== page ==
Since 1894, the first Monday of each September is used to celebrate American workers with Labor Day. It marks the progress that workers have made in the struggle for better wages, working hours, welfare, benefits, and living conditions. As Americans, we must always remember and appreciate the sacrifices made by workers in the name of building a land of opportunities.
For this reason, we recognize the American workers and their dream for a prosperous America. Labor Day is important as it celebrates the labor and struggles of American workers throughout history. As patriots, we join hands with the American workers to honor those that started the labor movement, which started Labor Day.
Though Labor Day became a federal holiday in 1894, the struggle for better working conditions started long before then. At the height of the Industrial Revolution, workers in America worked long hours, with some working 12 hours daily all week long. Back then, in some factories, child-labor was being practiced on children as young as 5 to 6-years old who were made to toil daily and at only half a fraction of adult wages. Working conditions were deplorable, and workers were treated poorly by their employers. This poor treatment of workers by employers led to the formation of labor unions.
With the formation of labor unions, workers began to organize strikes, rallies, and mass protests to demand for better pay, working hours, working conditions, and welfare from factory owners. In the struggle to be treated better by employers, some protests turned violent, and lives were lost. For example, the infamous Haymarket Riot of 1886 in which several workers and police officers of the Chicago Police Department lost their lives. We also remember the New York rally of September 5th, 1882, which saw 10,000 American workers march from City Hall to Union Square, in what became the first Labor Day parade in the United States.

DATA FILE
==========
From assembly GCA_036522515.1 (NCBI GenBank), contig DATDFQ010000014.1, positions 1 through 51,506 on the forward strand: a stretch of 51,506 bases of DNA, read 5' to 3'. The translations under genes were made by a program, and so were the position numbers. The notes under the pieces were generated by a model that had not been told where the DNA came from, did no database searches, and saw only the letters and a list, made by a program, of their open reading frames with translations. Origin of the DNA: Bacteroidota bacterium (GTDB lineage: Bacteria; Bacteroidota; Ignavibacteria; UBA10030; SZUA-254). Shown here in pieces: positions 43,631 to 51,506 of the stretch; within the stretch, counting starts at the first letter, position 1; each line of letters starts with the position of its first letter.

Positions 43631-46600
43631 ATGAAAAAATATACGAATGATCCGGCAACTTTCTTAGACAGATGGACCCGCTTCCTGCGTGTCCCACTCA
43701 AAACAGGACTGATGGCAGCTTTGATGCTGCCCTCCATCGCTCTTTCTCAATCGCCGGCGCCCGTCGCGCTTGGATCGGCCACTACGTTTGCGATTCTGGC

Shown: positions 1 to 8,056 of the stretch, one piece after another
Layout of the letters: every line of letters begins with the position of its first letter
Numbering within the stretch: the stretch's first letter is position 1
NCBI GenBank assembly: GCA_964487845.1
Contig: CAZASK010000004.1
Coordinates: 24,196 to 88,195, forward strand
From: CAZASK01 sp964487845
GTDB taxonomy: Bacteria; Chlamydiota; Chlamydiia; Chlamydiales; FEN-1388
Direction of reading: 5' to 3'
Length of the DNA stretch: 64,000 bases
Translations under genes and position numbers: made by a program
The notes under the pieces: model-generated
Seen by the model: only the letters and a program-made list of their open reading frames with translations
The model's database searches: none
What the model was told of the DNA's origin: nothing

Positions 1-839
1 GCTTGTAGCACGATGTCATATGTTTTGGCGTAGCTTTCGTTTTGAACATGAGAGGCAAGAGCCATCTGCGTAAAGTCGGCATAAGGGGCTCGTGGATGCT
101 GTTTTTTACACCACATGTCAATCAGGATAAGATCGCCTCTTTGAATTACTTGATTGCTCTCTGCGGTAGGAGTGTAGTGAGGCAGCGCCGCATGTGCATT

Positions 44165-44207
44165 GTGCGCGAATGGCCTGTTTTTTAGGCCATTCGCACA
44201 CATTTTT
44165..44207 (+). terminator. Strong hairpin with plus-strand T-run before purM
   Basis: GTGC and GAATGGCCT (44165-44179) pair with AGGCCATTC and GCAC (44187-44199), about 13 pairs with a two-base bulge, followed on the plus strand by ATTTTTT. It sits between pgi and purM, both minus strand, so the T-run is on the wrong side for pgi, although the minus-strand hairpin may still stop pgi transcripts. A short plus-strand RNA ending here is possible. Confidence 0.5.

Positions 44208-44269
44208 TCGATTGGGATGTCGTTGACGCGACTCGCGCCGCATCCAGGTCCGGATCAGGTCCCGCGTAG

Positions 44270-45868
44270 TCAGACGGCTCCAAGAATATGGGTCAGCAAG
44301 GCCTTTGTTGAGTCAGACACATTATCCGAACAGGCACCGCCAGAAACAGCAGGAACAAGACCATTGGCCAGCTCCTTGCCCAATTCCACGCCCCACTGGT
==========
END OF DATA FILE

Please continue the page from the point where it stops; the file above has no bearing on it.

Labor Day became a federal holiday on June 28th, 1894, President Grover Cleveland signed an act of Congress, making Labor Day a legal holiday. This was as a result of the events of May 11th and June 26th, 1894, respectively, when workers of the Pullman Palace Car Company went on strike, and Eugene V. Debs led the American Railroad Union into a boycott of all Pullman railway cars in protest of the sack of workers representatives by Pullman. The boycott affected economic activities, and troops were sent in, which led to the death of many workers.
In honor and recognition of the struggles of the American workers, the Biden/Harris Campaign Organization joins millions of grateful Americans to wish our heroic workers a happy Labor Day celebration, as we continue the struggle to take back America.
God bless the American workers.